A face to face dressing down from a fan didn’t do Kevin Ball any harm - Sunderland’s players could do with more of the same

Sunderland players (left to right) Darron Gibson, John O'Shea, Bryan Oviedo and Joleon Lescott. Picture by FRANK REID

Sunderland players (left to right) Darron Gibson, John O'Shea, Bryan Oviedo and Joleon Lescott. Picture by FRANK REID

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When Kevin Ball first arrived in Sunderland he was, he is fond of retelling, given a dressing down on his performance from an irate fan in a Chinese takeaway.

Rather than souring his view of the Black Cats supporters, the colourful exchange endeared them to him.

Meeting fans face to face made him realise what the club meant to them, and, in return, what it should mean to him.

Fast forward more than a quarter of a century since Bally made his debut for Sunderland and the disconnect between Premier League stars and the ordinary fans is a hot topic.

It is a common complaint that many Premiership players rarely, if ever, interact with thousands that cheer - and sometimes jeer - from the stands.

The modern players are often bussed into games and barely look up as they hurry from coach into the stadium, their headphones blocking out the sounds of matchday support. In Bally’s day, manager Denis Smith pushed his players into the community, doing talk-ins and meeting the fans outside of the matchday cauldron.

Kevin Ball in action for Sunderland Reserves v Port Vale Reserves in 1998

Kevin Ball in action for Sunderland Reserves v Port Vale Reserves in 1998

The current regime at the Stadium of Light is following that early lead in the hope it pays dividends.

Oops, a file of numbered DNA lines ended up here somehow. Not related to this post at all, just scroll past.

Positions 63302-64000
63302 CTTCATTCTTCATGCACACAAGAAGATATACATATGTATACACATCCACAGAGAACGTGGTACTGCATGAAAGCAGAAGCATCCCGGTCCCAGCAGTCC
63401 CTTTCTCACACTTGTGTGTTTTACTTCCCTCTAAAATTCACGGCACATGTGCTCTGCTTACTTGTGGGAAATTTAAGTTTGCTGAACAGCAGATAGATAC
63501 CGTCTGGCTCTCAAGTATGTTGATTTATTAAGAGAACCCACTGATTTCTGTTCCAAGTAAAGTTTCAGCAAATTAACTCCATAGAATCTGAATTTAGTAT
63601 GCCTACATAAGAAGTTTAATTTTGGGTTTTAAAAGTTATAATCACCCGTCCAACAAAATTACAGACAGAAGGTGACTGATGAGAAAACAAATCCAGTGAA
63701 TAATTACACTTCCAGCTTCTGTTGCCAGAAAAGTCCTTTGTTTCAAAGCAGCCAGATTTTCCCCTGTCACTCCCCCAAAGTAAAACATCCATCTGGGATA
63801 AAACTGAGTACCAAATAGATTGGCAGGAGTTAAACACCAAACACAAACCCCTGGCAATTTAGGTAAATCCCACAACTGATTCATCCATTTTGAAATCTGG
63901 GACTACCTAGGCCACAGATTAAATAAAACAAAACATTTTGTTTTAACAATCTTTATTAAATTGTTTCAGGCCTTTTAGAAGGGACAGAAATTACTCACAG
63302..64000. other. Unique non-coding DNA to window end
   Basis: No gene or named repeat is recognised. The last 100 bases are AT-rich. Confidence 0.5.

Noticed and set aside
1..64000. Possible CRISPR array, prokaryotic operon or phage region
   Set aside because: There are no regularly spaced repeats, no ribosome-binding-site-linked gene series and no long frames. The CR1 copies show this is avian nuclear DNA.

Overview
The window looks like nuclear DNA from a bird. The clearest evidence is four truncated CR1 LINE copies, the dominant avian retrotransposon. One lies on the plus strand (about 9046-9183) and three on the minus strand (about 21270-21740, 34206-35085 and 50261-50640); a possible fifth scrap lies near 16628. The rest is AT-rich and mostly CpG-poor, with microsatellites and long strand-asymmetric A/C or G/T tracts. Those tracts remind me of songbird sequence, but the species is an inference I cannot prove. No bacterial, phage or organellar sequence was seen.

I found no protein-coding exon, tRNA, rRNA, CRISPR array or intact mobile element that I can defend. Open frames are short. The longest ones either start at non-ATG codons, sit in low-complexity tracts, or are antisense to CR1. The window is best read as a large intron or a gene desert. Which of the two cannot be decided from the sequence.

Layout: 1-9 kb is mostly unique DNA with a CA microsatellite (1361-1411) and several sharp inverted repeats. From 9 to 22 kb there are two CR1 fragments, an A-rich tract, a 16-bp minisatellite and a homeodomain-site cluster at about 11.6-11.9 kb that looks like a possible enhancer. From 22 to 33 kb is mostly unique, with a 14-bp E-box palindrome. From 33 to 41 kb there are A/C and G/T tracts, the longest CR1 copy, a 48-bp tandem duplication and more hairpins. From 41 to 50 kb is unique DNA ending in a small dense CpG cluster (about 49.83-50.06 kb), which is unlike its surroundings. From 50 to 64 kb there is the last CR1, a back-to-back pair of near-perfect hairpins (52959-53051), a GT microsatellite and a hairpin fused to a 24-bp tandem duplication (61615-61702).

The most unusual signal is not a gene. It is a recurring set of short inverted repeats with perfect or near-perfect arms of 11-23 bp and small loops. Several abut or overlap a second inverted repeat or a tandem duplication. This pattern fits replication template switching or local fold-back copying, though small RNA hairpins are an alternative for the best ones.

The players visited workers on the shopfloor of Nissan late last year and yesterday the red and white’s new signings were given a whistle-stop tour of the city, stopping off at Penshaw monument for a photo shoot.

No-one is saying that meeting fans will win games, but it could help them win the fans’ respect - a respect that in the modern game, is fast being eroded.

The players, whether they realise it or not, are living the dream and carrying the hopes of thousands on their shoulders.

The more often they can be reminded of this, the better.

While we’re not advocating regular dressing downs in local takeaways for the Black Cats stars, a few home truths from fans can only help open the players’ eyes to the passion and pride the supporters have for their club.

It’s important that players understand that in the supporters’ eyes, they not only represent the community, but they are also a vital part of it.

Getting the players into the community and engaging with the public is a win win for the club, the stars and the fans. A measure of a truly great club an be judged as much by how often it wins off the pitch as does on it.